One key commercial consideration for a financial institution seeking to undertake securitisation is to remove the relevant asset being securitised from its balance sheet and to book the proceeds received as income. This treatment is possible if the receivables are sold on a ‘true sale’ basis. Auditors usually require a legal opinion to confirm that a ‘true sale’ of the receivables has been effected.
The transfer is carried out on a true sale basis using either the legal concept of novation or assignment of rights. The procedures for carrying out a novation or assignment must be consistent with the rules of the jurisdiction where the assets (i.e. the ultimate obligors) are located. Therefore, if the obligors are located in the UAE, the procedures for carrying out a novation or assignment must be consistent with UAE law. The other features required to achieve the requisite balance sheet treatments are: (1) the assets transferred should be segregated into a bankruptcy remote vehicle such that the bankruptcy or the originator of the assets does not have an impact on the transferred assets; and (2) the originator should have no obligation to repurchase the transferred assets, in other words the transfer should occur on a ‘without recourse’ basis.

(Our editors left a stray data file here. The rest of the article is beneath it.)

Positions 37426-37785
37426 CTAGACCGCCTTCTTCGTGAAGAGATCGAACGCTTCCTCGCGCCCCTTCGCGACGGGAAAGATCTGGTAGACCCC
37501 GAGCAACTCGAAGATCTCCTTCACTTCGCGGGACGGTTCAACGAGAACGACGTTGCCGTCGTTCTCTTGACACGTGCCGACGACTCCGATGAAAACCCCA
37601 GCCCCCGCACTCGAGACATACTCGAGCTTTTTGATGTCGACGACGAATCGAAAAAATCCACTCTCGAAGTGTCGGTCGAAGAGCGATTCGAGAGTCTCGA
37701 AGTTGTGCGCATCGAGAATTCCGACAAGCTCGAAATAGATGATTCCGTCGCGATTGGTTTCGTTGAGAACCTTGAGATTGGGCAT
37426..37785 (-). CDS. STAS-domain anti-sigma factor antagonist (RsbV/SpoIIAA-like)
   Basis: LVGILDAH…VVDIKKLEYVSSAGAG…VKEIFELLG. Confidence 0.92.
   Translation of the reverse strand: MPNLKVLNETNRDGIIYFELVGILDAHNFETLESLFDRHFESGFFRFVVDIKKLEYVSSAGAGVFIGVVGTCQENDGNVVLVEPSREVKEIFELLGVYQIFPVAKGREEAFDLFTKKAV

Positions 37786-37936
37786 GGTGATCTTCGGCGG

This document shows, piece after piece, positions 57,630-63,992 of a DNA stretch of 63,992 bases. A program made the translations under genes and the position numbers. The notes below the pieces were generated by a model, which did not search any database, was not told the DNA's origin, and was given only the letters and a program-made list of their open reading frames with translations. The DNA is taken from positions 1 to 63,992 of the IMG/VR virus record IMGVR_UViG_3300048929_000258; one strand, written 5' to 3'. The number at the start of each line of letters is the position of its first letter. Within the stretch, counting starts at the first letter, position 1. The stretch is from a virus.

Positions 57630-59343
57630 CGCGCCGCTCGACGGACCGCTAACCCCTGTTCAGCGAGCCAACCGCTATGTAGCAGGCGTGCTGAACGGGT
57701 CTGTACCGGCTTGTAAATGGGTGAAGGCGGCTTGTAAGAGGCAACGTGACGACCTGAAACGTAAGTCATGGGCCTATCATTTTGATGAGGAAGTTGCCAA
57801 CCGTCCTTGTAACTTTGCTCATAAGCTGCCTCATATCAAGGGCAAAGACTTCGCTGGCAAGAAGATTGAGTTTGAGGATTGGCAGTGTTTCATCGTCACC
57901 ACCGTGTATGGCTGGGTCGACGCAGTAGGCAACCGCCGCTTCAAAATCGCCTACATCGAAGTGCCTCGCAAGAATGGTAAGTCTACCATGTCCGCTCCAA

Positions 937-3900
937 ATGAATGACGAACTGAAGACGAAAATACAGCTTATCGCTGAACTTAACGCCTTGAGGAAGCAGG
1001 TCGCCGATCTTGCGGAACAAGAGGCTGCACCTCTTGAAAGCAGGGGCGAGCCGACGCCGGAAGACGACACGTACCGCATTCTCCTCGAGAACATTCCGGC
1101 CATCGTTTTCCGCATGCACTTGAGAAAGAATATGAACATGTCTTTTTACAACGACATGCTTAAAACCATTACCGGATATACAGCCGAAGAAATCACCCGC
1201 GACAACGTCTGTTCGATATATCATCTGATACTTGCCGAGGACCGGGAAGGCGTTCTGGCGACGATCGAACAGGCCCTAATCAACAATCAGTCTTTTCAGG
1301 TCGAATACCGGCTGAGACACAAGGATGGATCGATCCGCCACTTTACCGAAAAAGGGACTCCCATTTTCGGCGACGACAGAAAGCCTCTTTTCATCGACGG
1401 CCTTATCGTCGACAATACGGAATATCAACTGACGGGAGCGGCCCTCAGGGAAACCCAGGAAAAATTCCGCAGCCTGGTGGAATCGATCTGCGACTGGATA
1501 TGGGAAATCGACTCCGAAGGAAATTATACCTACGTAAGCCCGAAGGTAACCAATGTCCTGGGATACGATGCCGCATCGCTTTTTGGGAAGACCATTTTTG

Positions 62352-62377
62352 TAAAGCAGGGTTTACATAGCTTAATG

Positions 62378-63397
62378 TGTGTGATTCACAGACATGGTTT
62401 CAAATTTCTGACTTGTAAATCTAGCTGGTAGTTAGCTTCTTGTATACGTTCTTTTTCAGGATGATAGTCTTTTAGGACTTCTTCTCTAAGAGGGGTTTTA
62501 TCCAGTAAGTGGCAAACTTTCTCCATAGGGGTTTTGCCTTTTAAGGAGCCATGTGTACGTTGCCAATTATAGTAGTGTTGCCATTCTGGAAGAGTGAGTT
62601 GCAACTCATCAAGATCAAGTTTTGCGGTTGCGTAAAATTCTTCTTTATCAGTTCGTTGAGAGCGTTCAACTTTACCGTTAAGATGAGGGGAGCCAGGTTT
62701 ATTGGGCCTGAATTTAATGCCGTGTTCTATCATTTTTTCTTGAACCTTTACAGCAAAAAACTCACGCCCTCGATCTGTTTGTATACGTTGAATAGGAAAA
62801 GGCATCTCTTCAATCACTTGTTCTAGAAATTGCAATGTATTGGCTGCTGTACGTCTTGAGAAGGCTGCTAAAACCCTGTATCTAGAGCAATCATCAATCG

From a Shariah perspective it is difficult to segregate the receivables derived from the physical asset that generates the receivables. For example, as part of a home finance portfolio consisting of real estate Ijara transactions, the financial institution (originator) would hold the title to the real estate it has financed. In this example, the real estate would be transferred to the special purpose company (being the issuer of the Sukuk) and the Ijara agreement would also be novated in favour of the special purpose vehicle.
The most popular asset-backed securitisation structure within Islamic finance is Sukuk. In the Shariah Standard No. (17) on Investment Sukuk issued by the Accounting and Auditing Organisation for Islamic Financial Institutions (AAOIFI), Sukuk is defined as “Certificates of equal value representing undivided shares in the ownership of tangible assets, usufructs and services or (in the ownership of) the assets of particular projects or special investment activities.”
Sukuks are backed by Shariah-compliant assets that may take the form of Islamic financing methods such as Murabaha, Ijarah, Istisna, Salam etc.